Day Out in Bangkok looking at the past 6


Day Out in Bangkok looking at the past 6

(This series of monthly articles are based around the European Heritage Map produced by the European Union National Institutes for Culture in Thailand (EUNIC), a collaboration of representatives from Belgium, Denmark, France, Italy, Germany, the Netherlands, Poland, Portugal, and the United Kingdom)

Down on the Chao Phraya River, not far from the end of Silom Road, is O.P. Place. Currently operating as a shopping centre specializing in art and antiques, this impressive edifice was originally opened in 1908 as the Falck and Beidek Department Store, a German company. It was, at the time, the capital’s most luxurious department store and remained in that situation until Siam entered the First World War in July 1917 and declared war on Germany and Austria-Hungary. The building is open to the public from 10:00am until 7:00pm seven days a week.

Moving away from the river, if you take the BTS to Surasak station on Sathorn Road and head east you’ll come to St Louis Hospital. A non-profit private institution established in 1898 by the French Archbishop Louis Vey, the Apostolic Vicar of the Roman Catholic Church. The Sisters of St Paul de Chartres (the French order of nuns who were also to later run the Assumption Convent near Assumption Cathedral) were given the task of managing the hospital.

There is a statue of King Louis IX of France (Saint Louis) at the hospital entrance. Naturally, the building is open to the public 24 hours a day, seven days a week.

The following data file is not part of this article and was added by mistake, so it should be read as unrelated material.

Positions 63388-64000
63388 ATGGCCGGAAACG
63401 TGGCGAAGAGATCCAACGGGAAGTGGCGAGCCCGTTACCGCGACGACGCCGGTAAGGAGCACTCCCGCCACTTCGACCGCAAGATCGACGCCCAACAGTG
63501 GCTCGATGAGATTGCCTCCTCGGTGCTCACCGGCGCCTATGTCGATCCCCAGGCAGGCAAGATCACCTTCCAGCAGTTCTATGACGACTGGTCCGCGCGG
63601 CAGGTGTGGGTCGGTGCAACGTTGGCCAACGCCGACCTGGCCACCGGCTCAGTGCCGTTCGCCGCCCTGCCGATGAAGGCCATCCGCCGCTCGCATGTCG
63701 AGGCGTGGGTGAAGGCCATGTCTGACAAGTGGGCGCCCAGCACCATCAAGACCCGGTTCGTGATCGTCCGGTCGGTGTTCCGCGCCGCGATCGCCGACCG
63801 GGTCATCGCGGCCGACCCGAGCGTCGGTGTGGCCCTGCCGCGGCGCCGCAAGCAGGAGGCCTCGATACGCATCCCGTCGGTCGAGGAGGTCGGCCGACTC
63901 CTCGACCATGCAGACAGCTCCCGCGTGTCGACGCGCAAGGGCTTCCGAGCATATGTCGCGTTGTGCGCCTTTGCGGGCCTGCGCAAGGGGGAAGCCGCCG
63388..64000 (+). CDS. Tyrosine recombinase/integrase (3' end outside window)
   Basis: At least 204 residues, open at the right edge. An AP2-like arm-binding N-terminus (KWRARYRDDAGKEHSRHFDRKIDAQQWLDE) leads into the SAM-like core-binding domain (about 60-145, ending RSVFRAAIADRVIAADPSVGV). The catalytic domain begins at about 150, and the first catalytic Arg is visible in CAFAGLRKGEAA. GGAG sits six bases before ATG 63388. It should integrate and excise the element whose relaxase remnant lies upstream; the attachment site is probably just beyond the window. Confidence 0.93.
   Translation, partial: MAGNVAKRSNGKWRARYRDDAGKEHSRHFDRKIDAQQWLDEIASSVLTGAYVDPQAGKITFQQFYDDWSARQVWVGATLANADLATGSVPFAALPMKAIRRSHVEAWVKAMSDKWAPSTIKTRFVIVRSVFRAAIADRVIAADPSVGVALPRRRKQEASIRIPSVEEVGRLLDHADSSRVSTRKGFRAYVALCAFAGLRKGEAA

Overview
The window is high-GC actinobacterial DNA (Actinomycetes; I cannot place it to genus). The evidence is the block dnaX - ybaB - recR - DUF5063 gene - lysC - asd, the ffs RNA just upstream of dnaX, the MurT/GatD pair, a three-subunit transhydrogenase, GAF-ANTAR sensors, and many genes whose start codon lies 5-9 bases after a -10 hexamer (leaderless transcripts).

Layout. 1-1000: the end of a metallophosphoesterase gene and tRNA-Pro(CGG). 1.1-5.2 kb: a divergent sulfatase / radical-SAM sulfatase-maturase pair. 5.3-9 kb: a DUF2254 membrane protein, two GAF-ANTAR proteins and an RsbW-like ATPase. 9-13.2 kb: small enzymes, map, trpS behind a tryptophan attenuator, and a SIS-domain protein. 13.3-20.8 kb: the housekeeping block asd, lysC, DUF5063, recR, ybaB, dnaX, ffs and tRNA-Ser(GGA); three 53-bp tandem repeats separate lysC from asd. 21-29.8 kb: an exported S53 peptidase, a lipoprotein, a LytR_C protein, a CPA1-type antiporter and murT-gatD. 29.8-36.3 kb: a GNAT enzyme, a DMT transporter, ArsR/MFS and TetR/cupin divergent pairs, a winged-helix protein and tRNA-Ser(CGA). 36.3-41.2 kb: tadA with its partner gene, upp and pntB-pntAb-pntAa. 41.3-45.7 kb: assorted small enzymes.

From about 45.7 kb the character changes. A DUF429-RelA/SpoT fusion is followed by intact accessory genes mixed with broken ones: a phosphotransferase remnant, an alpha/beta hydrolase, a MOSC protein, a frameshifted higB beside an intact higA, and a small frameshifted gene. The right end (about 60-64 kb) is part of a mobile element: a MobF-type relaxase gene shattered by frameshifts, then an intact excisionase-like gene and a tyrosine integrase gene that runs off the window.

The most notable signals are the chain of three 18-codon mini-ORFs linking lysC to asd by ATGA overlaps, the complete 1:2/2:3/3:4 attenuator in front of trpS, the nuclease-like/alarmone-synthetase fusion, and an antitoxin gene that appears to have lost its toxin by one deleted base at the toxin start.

Continuing to trek east, towards Lumpini Park, is Christ Church. Opened in 1905 by American Protestant missionaries, it was originally under the protection of the British Legation. Its stained-glass windows were imported from Glasgow and are done in standard Art Nouveau style. In February 1972 Queen Elizabeth II, Prince Philip and Princess Anne attended a church service here.

Christ Church is open to the public from 7:30am to 6:30pm seven days a week.

Another building which was originally part of the British legation in Bangkok is the BNH Hospital, off Sathorn Road and in the direction of Silom Road.

Formerly known as the Bangkok Nursing Home hospital (hence the modern acronym) it is the oldest for expatriates, opened in 1898. Being a working hospital it is open to the public seven days a week, 24 hours a day.

By contrast, the Residence of the Belgian Ambassador which is no longer visible or open to the public, is situated not far from the Chong Nonsi BTS. Originally designed by the Italian architect Mario Tamagno for a Thai family around 1917, the Art Nouveau-style building became the Belgian Embassy in 1927 because it had a telephone connection, among other modern innovations. The house was renovated in 2000, with perhaps a few more modern devices added, and turned into the ambassador’s residence.